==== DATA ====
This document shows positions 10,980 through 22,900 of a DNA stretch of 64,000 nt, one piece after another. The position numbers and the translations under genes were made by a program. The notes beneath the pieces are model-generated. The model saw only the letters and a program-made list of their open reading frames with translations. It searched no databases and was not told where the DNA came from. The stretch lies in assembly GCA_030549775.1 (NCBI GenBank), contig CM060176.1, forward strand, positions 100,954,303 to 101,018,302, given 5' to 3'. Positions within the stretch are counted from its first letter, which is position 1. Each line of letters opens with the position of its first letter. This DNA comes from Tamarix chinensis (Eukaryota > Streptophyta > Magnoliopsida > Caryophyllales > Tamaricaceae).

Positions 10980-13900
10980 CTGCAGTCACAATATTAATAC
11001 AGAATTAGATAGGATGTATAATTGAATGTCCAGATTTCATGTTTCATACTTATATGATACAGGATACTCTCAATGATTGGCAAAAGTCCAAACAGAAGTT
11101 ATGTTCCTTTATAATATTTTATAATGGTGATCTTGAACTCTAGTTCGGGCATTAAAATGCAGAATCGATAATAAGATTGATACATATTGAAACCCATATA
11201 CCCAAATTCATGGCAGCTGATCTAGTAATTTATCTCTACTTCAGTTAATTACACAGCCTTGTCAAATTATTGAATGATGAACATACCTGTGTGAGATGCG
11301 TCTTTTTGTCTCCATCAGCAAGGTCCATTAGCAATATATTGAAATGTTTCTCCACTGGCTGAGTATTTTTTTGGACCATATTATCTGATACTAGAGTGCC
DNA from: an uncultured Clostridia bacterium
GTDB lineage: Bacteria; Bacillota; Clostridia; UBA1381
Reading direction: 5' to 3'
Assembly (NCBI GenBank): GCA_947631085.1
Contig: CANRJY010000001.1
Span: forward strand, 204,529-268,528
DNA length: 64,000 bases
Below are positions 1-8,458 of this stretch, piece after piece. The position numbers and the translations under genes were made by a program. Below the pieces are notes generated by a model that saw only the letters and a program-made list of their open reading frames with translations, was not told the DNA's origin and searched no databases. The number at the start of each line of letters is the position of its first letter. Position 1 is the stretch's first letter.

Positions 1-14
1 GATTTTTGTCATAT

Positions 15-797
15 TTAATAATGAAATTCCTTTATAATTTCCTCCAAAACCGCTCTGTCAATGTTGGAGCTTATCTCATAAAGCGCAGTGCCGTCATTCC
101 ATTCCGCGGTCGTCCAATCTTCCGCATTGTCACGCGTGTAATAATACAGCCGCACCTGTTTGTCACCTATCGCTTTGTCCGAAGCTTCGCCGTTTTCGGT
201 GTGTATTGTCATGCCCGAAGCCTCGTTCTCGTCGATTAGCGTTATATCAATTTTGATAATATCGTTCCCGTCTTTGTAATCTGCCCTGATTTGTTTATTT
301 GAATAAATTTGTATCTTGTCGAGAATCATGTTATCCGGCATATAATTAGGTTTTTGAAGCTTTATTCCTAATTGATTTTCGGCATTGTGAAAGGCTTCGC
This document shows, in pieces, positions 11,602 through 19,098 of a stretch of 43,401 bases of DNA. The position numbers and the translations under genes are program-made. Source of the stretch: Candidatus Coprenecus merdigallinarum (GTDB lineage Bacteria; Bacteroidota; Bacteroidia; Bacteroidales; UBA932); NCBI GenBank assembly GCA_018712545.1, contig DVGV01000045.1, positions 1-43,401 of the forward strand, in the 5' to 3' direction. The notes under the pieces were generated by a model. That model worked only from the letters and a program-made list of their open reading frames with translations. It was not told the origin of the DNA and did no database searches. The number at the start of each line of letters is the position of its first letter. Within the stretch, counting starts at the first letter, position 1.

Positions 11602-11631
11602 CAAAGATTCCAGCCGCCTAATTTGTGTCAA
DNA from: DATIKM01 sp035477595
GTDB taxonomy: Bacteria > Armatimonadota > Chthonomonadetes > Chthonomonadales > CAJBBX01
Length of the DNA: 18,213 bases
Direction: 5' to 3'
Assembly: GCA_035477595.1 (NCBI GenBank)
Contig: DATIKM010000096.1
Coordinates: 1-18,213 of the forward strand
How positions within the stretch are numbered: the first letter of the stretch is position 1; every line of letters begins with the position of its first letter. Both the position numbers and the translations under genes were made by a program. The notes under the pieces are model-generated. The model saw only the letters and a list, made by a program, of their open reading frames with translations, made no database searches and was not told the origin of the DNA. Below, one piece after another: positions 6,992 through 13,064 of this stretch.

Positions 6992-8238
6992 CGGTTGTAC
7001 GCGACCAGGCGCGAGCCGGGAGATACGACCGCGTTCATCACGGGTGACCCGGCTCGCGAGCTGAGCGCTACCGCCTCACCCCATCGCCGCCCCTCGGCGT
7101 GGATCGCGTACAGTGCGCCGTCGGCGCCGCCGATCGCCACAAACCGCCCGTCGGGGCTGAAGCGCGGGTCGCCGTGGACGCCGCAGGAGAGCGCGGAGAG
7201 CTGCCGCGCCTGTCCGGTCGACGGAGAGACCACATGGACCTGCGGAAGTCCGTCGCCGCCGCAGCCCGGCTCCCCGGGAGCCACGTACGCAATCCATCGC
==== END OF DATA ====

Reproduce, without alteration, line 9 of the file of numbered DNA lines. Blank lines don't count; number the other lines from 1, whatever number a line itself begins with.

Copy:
GTDB lineage: Bacteria; Bacillota; Clostridia; UBA1381